Feature - Phillips Featured in November Institute Report
Courtesy: VMIKeydets.com
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The below feature was written by Chris Floyd and originally appeared in the November edition of the Institute Report, published by VMI Communications and Marketing. Athletic Communications thanks C&M for allowing the republishing. 

The Army ROTC program at VMI has consistently performed among the top ROTC units in the country. And for the second time in a decade, one of its cadets is tops in the nation.

The ROTC Cadet Command in Fort Knox, Kentucky, recently issued its National Order of Merit list, and VMI had its fingerprints all over it, with 35 Distinguished Military Graduates, 13 of whom were ranked among the top 10 percent of the country’s ROTC cadets. At the same time, two were ranked in the top 10, including John Luke Phillips ’17 who was chosen No. 1.

“He’s the epitome of the high-quality student, athlete, and leader that we look for in Army ROTC, as well as to represent Virginia Military Institute,” said Col. Michael Wawrzyniak, professor of military science and head of the VMI ROTC program. “From a personality and leadership mindset, he’s the right type of person to be recognized in this way.”

While this is a tremendous individual accomplishment, Phillips, who was joined in the top 10 ranks by Blaise Boullianne ’17, who stands fifth on the list, is quick to deflect the attention from himself.

“I was pretty proud that I was able to bring [recognition] to VMI,” Phillips said. “Certainly, it reflects well on our ROTC program. On top of that, it reflects well on the entire Institute, the professors who have taught me, the coaches who have coached me, the staff members. … There are a lot of good role models here, so it’s an honor to represent VMI this way.”

Wawrzyniak, noting that VMI’s Army ROTC in 2016 had one of its “highest number of commissions in recent years,” said the OML this year is not just a tribute to the cadets who fared so well, but to VMI and its ROTC program as well.

“It’s great recognition for VMI and Cadet Phillips,” he said. “It’s a great indicator for the program. The combination of quantity and quality puts VMI right up there with the top programs in the nation.”

Beginning last fall, Phillips and the more than 5,500 ROTC cadets across the country who would be eligible to commission in 2017 began the arduous assessment process to determine the OML. According to Wawrzyniak, the list is determined by a complicated formula that encompasses academic performance, ROTC performance, and extracurricular activities, including athletics. The cadets are also subjected to three written tests, and all of these scores are compiled to rank each ROTC cadet on the Order of Merit list.

In short, the process sounds very similar to VMI’s notion of the three-legged stool, a concept with which Phillips is very familiar.

“My dad taught that to me when I was a youngster,” said Phillips, whose father, John S. Phillips ’87, and grandfather, Thomas C. Phillips ’50, both graduated from VMI and served as colonels in the U.S. Army Reserve. “He would always talk about the three-legged stool. I grew up knowing you had to have a balanced life to succeed, so I try to apply that here at VMI. It’s worked out pretty well.”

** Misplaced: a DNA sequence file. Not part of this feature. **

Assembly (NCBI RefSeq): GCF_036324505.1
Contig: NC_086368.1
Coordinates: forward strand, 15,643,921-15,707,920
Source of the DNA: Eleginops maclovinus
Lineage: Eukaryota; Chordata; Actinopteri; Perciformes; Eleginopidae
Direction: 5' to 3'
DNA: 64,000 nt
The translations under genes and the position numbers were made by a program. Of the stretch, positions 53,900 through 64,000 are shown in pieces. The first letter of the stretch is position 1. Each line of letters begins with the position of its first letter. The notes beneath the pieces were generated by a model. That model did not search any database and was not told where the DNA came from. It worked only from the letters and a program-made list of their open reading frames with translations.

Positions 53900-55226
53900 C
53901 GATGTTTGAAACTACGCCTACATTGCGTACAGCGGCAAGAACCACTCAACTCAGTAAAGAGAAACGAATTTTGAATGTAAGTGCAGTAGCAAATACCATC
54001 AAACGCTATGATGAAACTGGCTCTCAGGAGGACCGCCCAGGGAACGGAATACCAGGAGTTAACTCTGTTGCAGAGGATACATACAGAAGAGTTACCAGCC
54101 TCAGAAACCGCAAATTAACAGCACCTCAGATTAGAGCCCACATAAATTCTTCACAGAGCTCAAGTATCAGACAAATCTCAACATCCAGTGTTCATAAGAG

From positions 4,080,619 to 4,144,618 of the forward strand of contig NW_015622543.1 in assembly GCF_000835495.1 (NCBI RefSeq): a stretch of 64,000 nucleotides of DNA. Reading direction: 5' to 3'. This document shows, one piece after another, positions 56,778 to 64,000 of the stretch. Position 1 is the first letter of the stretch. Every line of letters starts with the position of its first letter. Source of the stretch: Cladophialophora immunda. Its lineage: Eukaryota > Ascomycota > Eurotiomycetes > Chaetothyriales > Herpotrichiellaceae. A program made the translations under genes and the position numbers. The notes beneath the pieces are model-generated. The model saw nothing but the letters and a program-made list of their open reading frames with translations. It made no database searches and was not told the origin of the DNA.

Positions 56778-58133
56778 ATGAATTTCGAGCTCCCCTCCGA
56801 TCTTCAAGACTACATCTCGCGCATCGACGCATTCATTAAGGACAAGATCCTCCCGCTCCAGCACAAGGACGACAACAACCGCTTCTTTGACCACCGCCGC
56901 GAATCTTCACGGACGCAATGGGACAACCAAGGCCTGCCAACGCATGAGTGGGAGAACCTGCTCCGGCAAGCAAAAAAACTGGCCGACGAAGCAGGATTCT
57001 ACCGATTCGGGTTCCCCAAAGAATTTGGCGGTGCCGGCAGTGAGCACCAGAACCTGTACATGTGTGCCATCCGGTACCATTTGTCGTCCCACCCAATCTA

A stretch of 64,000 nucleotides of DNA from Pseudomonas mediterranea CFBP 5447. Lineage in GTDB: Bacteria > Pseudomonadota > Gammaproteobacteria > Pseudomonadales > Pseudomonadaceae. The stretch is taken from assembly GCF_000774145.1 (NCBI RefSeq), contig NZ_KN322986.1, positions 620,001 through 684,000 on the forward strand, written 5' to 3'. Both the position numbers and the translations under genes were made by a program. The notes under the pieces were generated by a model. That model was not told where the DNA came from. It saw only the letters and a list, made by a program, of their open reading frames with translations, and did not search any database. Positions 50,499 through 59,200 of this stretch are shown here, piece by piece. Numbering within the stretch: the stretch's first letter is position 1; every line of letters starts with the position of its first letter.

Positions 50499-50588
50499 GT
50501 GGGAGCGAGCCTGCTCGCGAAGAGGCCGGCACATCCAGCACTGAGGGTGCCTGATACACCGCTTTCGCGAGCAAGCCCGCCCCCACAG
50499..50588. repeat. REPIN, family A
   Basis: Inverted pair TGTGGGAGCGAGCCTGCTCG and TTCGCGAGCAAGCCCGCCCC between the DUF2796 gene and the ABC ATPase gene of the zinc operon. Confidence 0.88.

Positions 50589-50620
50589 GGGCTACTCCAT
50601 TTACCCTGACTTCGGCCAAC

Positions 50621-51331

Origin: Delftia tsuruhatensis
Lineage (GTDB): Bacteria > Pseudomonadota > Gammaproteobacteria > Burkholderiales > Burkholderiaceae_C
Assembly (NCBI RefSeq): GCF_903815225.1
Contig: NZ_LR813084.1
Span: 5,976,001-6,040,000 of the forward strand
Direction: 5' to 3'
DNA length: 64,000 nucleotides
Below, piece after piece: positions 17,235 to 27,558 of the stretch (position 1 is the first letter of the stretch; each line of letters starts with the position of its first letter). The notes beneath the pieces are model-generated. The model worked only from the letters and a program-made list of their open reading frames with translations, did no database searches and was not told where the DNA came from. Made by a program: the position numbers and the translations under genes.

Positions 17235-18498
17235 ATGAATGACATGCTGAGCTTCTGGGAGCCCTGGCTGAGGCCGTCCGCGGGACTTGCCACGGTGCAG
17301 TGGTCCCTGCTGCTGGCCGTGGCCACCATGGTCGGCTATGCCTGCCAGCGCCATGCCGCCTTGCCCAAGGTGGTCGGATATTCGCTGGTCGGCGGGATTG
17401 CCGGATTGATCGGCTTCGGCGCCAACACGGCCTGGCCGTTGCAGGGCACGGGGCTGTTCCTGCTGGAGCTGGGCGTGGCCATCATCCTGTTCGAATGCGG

Phillips has put in his share of work, too. A double major in biology and chemistry, he has achieved a 3.97 grade point average, and he is a member of the cross country and track teams, serving as one of the team captains this fall. At the same time, he is an S2 captain, working closely with the Miller Academic Center and the dean’s office to improve the academic environment in the Corps and assist other cadets in academic success.

“He’s just a grinder,” said Darrin Webb, VMI’s director of track and field and cross country.

“He doesn’t have to demand that he’s a leader,” Webb continued. “The way he carries himself displays that, and it’s very evident to anyone who meets him. He just kind of has it.”

One of the perks for Phillips and the other VMI cadets who finished in the top 10 percent of the rankings is that they receive their first choice for the branch of the Army in which they want to serve. One might expect the science major, who is taking pre-med courses and has expressed an interest in becoming a doctor, to choose a branch that reflects that interest. So, obviously, he chose armor.

“I knew I wanted to be a ... soldier before anything else,” said Phillips. “I don’t know if I want to make a career of it, but I want to serve in that capacity before moving on to other things.”

And whatever those things will be, for Phillips, Boullianne, and the other cadets who earned Distinguished Military Graduate honors, Wawrzyniak is sure they are going to be successful.

“I have no doubt that they are going to live up to this recognition and continue to excel in their Army journey once that starts next May,” he said.